Prophets are essential. The prophetic calling is to express vividly God's promise and challenge for their time.
As modern Quakers, we are still drawing on the deep spiritual vision of prophets such as George Fox, Lucretia Mott and John Woolman, as well as influential prophets from other traditions such as Martin Luther King, Rosa Parks, Mahatma Gandhi, Dorothy Day and many others.
According to the theologian Walter Brueggemann, the prophet's message for the community of faith is a vision of hope, the invitation and challenge to participate in God's purposes for humanity. The prophet is also the instrument of the Spirit for calling the powerful to account, reminding them of their duties to the poor and vulnerable, and exposing violence and oppression.
Prophets are not necessarily great leaders and organisers. They are not always eloquent or charismatic, and they may be reluctant to speak the message that is given to them, like the Biblical prophet Jeremiah:
'I said to myself I will think of God no more, no longer will I speak in God's name. But it was as if there was a fire raging deep within me. I struggled to contain it, but could not.'
Prophets can also be hard to live with. Their message is often partial or extreme, but a genuine prophet is not a 'ranter'. They are deeply rooted in their religious tradition, even when they criticize or seek to reform it, and they are faithful to the tradition's disciplines, holding themselves accountable to its highest standards. Above all, they speak with the authority of a personal encounter with the Spirit, and with the integrity of their continual struggle to embody its message in their own lives.
As British Quakers we have been nourished by the prophetic ministry and witness of many Friends, not just in the 17th Century but throughout our history. We have our contemporary prophets too, Friends such as Rex Ambler, Pam Lunn, Jonathan Dale, John Punshon and others. But it seems a worrying sign to me that we seem content to rely on the same small group of speakers at virtually every national Quaker event.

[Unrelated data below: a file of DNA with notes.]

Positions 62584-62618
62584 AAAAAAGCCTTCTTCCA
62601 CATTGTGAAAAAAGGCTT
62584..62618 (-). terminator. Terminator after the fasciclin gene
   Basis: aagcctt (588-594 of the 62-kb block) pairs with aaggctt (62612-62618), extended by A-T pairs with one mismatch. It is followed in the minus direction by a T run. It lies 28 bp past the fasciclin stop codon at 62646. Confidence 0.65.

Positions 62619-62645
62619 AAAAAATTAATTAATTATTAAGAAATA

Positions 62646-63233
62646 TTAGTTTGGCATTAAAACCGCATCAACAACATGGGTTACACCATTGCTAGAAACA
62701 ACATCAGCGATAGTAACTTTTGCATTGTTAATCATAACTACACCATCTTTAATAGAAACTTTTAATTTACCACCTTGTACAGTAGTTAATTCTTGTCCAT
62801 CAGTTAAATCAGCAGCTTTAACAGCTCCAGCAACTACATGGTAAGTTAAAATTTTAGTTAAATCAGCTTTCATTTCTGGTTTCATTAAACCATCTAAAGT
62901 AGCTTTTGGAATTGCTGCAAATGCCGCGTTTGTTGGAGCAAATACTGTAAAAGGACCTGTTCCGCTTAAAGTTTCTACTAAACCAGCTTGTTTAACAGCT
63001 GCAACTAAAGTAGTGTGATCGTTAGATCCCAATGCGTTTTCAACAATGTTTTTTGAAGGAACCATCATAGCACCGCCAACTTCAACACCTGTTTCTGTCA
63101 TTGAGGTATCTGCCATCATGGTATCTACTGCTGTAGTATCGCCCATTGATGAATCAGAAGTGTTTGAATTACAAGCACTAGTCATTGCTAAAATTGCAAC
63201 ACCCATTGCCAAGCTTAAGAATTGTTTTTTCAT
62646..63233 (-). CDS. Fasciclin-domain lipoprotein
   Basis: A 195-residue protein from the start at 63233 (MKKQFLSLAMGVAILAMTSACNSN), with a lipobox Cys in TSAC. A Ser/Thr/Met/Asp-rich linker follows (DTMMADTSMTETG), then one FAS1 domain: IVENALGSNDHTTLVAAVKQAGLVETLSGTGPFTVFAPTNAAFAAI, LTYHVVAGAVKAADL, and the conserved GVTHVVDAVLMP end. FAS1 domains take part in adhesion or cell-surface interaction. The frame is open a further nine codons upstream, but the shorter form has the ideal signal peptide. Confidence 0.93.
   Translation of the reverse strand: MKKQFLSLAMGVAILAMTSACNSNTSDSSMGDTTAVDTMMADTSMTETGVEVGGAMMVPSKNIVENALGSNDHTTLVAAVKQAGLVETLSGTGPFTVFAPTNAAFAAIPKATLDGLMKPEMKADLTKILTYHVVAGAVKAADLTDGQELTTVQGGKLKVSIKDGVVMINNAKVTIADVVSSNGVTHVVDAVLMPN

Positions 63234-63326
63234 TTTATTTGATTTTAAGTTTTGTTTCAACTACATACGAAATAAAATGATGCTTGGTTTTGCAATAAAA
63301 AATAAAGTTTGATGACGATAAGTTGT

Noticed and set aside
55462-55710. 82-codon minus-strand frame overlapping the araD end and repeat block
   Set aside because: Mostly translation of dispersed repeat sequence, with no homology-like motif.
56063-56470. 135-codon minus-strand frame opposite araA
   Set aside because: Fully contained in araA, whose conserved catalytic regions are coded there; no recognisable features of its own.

Marion McNaughton has written a profound reflection on the vocation of Quakers to become a 'prophetic community', but every human community has a tendency to fall asleep. The prophet's often painful and thankless task is to wake us up, help us to get moving, often by pointing to the things that we would rather not be aware of. Each generation needs new prophetic voices, to speak to its condition, both to criticize and to energize their community and the wider society with a 'prophetic imagination' that opens up new possibilities.
In Britain Yearly Meeting we have a culture which seems to frown on Friends who speak with too much conviction. Perhaps it is a reflection of what the Quaker scholar Ben Pink Dandelion identifies as contemporary Quakers' defining principle, which he calls 'the absolute perhaps'- that 'we are absolutely certain of being at least a little uncertain in our believing'.
If we are genuinely called to be a prophetic community perhaps we need to ask ourselves how we can become more receptive to the prophetic voices in our Meetings. How we can nurture and support Friends who are being led to minister the message of the Spirit for our times - especially younger Friends, or those who are on the margins of our existing national organisations and structures?
At the recent Whoosh conference some participants raised the question, 'where are our prophetic voices today?' This led me to begin trying to discover whether there are any new Quaker prophets emerging in our Meetings. With excitement and surprise, I soon came across several British Friends whose writings and lives seem to me to embody an authentic prophetic ministry, but who are rarely heard from at national events. I will be featuring some of these 'new Quaker prophets' on this blog over the coming months, and would also very much welcome other suggestions from the wider Quaker community. I hope that by beginning to recognise some of the new prophetic voices in our movement, we might find ways to support them in contributing to the current stirrings of renewal among British Quakers.